NTSB wants the U.S. government to make advanced safety systems mandatory on new cars image

The National Transportation Safety Board (NTSB) wants the U.S. government to order new safety technologies in all vehicles to help lower driver distraction.

The NTSB wants to require systems such as forward collision warning, lane departure warning, adaptive cruise control and advanced braking on all new vehicles. The NTSB also wants the National Highway Traffic Safety Administration (NHTSA) to set performance standards for the technologies that are primarily offered on luxury cars.

“Their full life-saving and crash-avoidance potential will not be realized until supported by federal rulemaking and related standards,” the NTSB said. The National Transportation Safety Board also repeated its pledge for banning all portable cellphone use, including hands-free calls, that it first made in December. So far, no state has introduced this ban. The only U.S. city that had approved it, Chapel Hill, North Carolina, saw its ordinance overturned by a local judge in August.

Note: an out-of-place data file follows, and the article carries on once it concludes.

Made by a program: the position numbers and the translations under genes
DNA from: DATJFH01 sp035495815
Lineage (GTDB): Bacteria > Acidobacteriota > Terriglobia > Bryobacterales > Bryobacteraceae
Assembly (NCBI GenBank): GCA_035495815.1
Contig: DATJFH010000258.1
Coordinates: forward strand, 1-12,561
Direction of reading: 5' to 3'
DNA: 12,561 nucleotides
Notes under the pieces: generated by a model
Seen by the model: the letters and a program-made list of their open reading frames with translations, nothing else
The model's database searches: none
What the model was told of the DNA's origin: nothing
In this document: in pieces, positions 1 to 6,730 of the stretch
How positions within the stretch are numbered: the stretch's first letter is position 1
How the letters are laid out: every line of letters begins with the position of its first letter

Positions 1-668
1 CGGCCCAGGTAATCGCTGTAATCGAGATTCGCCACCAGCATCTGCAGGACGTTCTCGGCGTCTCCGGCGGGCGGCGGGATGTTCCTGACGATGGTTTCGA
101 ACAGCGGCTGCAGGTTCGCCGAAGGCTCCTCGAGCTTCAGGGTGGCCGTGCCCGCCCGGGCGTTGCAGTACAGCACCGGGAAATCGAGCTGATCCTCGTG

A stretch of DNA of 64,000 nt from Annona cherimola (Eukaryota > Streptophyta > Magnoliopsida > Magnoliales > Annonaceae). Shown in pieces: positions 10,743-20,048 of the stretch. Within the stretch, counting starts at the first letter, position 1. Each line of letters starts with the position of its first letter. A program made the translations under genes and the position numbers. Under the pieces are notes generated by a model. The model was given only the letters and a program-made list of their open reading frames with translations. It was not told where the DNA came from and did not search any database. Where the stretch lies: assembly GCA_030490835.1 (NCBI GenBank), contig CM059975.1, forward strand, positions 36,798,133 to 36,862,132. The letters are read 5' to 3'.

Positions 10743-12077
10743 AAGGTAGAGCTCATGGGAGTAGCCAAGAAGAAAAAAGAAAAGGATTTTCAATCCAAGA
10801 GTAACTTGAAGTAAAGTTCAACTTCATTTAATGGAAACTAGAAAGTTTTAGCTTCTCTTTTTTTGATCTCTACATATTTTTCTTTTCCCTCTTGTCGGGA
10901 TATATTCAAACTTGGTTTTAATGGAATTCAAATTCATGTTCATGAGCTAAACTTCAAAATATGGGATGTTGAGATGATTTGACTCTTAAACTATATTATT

The Alliance of Automobile Manufacturers, a trade group representing Detroit’s Big Three automakers, Toyota, Volkswagen and others, opposes making those technologies mandatory because that would make cars more expensive.

“We are urging consumers to check them out, but the choice to purchase one or more belongs to consumers. In this still-fragile economy, maintaining affordability of new vehicles remains a concern. Every new technology could be a new mandate, and every mandate is a new cost to consumers,” spokeswoman Gloria Bergquist was quoted as saying by the Detroit News.